Posted by themusicsover on August 13, 2013
September 3, 1933 – August 13, 2013
Tompall Glaser was one of the original so-called “outlaws” of country music. Alongside the likes of Willie Nelson, Waylon Jennings, Johnny Cash, and Billy Joe Shaver, Glaser put Nashville on watch by working, living, and playing outside the mainstream country music rules of the ’70s. Born in Spalding, Nebraska, Glaser initially moved to Nashville with his brothers to sing back up for Marty Robbins. The brothers were also making their own records before Tompall went off on his own. Over the course of his solo career, he released around a dozen albums that included hit country singles like “Put Another Log On The Fire” and “It’ll Be Her.” Perhaps his most famous song however, “Streets Of Baltimore,” found its glory thanks to being covered by the likes of Gram Parsons, Bobby Bare, the Statler Brothers, Charley Pride, and Norah Jones‘ country group, the Little Willies. Meanwhile, Glaser and his brothers opened Glaser Brothers Sound Studio, or as it was affectionately known around town, Hillbilly Central. The compound quickly established itself as the fostering ground for the “outlaw” movement. As it took hold, even RCA Records had to react by releasing Wanted! The Outlaws, a compilation of previously released tracks by Glaser, Nelson, Jennings, and Jessie Colter. Glaser’s contribution, “T For Texas,” reached #36 on the Country Singles charts and is considered one of the milestones of the era. The album itself, released in 1976, became the first Country album to sell over 1 million copies as it reached #1 on the Country Album charts and #10 on the Pop Album charts. Glaser continued to record with his brothers until 1982 and released one last solo album in 1986 before selling the studio and retiring from the music business altogether. Tompall Glaser died following a long undisclosed illness on August 13, 2013. He was 79.
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Posted in Americana, Country, Musician, Singer, Songwriter | Tagged: Bobby Bare, Charley Pride, Gram Parsons, Jessie Colter, Johnny Cash, Marty Robbins, Norah Jones, The Little Willies, The Statler Brothers, Tompall Glaser, Waylon Jennings, Willie Nelson | 1 Comment »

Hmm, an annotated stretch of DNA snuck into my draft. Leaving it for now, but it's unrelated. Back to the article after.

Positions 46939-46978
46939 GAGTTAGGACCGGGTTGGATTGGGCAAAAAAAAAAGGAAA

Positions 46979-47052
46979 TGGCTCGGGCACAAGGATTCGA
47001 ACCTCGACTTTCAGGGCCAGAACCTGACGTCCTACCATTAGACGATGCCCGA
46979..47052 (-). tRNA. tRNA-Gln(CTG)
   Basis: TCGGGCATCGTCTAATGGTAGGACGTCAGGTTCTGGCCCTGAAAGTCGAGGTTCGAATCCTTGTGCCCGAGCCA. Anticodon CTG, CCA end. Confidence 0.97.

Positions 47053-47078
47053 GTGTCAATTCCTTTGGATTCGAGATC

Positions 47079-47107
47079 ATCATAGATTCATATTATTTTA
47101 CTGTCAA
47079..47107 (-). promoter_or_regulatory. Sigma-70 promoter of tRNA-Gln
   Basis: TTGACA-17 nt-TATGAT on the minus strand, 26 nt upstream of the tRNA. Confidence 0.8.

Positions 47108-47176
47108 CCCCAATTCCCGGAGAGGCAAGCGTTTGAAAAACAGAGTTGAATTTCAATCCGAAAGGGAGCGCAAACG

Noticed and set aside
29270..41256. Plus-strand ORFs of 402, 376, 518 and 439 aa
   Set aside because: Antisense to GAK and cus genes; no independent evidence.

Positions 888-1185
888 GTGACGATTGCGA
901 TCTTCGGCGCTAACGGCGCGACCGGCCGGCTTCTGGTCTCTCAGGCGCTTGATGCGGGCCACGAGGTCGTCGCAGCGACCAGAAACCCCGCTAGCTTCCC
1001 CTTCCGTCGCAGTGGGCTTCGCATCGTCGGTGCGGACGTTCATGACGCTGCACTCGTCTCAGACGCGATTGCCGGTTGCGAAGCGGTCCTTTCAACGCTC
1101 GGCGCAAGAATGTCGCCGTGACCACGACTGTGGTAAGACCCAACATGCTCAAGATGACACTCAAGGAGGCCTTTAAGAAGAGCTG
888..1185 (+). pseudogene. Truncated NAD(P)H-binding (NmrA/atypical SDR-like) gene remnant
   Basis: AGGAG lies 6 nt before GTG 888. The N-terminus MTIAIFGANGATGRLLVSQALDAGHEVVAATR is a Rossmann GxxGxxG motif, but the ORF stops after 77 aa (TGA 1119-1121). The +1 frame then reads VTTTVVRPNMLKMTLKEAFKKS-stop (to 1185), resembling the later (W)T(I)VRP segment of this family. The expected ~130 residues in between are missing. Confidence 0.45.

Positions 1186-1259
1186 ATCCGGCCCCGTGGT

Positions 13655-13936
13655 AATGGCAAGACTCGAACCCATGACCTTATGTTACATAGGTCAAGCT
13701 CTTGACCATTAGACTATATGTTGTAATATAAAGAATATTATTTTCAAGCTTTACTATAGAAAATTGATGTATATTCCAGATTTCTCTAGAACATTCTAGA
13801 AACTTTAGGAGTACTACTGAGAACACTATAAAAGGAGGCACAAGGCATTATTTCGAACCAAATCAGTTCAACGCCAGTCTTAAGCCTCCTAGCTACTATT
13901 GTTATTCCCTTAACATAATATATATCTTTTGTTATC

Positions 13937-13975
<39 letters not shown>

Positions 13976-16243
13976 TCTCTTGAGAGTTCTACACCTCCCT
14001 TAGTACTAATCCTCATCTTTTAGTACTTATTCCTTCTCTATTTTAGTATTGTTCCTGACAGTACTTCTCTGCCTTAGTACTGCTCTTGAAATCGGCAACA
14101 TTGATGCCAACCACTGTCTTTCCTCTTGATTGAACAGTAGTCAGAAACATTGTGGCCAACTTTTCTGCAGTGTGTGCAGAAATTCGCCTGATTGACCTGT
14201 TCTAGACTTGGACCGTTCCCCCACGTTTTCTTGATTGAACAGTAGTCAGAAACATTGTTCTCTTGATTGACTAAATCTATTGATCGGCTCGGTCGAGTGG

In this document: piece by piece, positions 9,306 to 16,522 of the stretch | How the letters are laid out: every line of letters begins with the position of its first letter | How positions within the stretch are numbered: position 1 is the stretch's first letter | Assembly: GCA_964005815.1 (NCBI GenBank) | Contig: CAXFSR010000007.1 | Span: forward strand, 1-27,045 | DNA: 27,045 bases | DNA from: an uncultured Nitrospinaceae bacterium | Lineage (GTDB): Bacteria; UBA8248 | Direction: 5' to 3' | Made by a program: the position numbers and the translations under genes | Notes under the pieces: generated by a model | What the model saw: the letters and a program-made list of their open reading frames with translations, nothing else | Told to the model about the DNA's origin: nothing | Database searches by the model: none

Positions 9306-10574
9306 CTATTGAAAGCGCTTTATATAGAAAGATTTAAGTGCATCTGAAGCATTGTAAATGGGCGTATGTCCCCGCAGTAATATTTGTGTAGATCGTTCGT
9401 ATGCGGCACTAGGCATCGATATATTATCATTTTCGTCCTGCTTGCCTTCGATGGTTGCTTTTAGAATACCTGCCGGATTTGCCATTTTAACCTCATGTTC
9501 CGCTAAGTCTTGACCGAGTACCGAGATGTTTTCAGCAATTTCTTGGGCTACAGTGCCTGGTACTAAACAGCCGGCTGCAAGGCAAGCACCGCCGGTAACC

Posted by themusicsover on April 29, 2012
August 31, 1939 – April 29, 2012
© Jim McCrary / From jimmccrary.com
Jim McCrary was an award-winning photographer whose portfolio includes some of the most iconic rock album covers in history. Born and raised in the Los Angeles area, McCrary was mostly self-taught by the time he enrolled in a college photography program. In 1967, McCrary was hired by A&M Records where he was their chief photographer. Over the next seven years, he took photographs that ended up on the covers of over 300 albums, many of which are some of the famous in rock history. They include Carole King’s Tapestry, the Carpenters’ Now and Then, and Joe Cocker‘s Mad Dogs and Englishmen, to name just a few. The list of other artists he captured lasting images of includes Gram Parsons, Cat Stevens, Lee Michaels, Styx, and Billy Preston. In 1974, McCrary opened his own studio in Hollywood where he worked for the better part of the next 20 years. That was followed by a photography supply store. Jim McCrary was 72 when he died of complications from a chronic nervous system disorder on April 29, 2012.
Thanks to Henk de Bruin at 2+ Printing for the assist.
Posted in Other | Tagged: Billy Preston, Carole King, Cat Stevens, Gram Parsons, Jim McCrary, Joe Cocker, Lee Michaels, Styx, The Carpenters | 1 Comment »
Posted by themusicsover on January 26, 2011
Charlie Louvin (Born Charles Loudermilk)
July 7, 1927 – January 26, 2011
Charlie Louvin was a longtime country singer and songwriter who became a national treasure singing alongside his brother Ira Louvin as the Louvin Brothers. From 1940 to 1963, the Louvin Brothers created a catalog of country and folk music that ushered in the use of close harmonies to the genres and would be a direct influence on the likes of the Byrds, the Everly Brothers, Emmylou Harris, Gram Parsons, Alison Krauss, and the Nitty Gritty Dirt Band. Starting out as a Gospel group, the Louvin Brothers soon began singing secular songs so they could reach a larger audience. That lead to appearances at the Grand Ole Opry and several charting singles. The duo disbanded in 1963 and then in 1965, Ira was tragically killed in a car accident, so Charlie forged on as a solo artist. In recent years, Louvin’s career experienced a renaissance thanks to recognition from the likes of Jeff Tweedy of Wilco, Elvis Costello, and Bright Eyes to name just a few. Outside of tributes, his songs have been recorded by Uncle Tupelo, Roy Orbison, Willie Nelson, Wanda Jackson, Tammy Wynette, Hank Williams Jr., Doc Watson, and many many more. In 2003, a Grammy winning tribute to the Louvin Brothers entitled Livin’, Lovin’, Losin’: Songs Of The Louvin Brothers was released. It included performances by Vince Gill, Dierks Bentley, Dolly Parton, Marty Stuart, and Merle Haggard, to name a few. Louvin continued to release critically acclaimed albums and enjoy the spotlight as recently as 2010. His final three, including 2010’s The Battle Rages On are considered three of his best. Charlie Louvin was 83 when he died as a result of pancreatic cancer on January 26, 2011.
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Posted in Country, Singer, Songwriter | Tagged: Alison Krauss, Bright Eyes, Charlie Louvin, Dierks Bentley, Dolly Parton, Elvis Costello, Emmylou Harris, Gram Parsons, Ira Louvin, Jeff Tweedy, Marty Stuart, Merle Haggard, the byrds, the Everly Brothers, the Louvin Brothers, The Nitty Gritty Dirt Band, Vince Gill, Wilco | Comments Off on Died On This Date (January 26, 2011) Charlie Louvin / Country Music Icon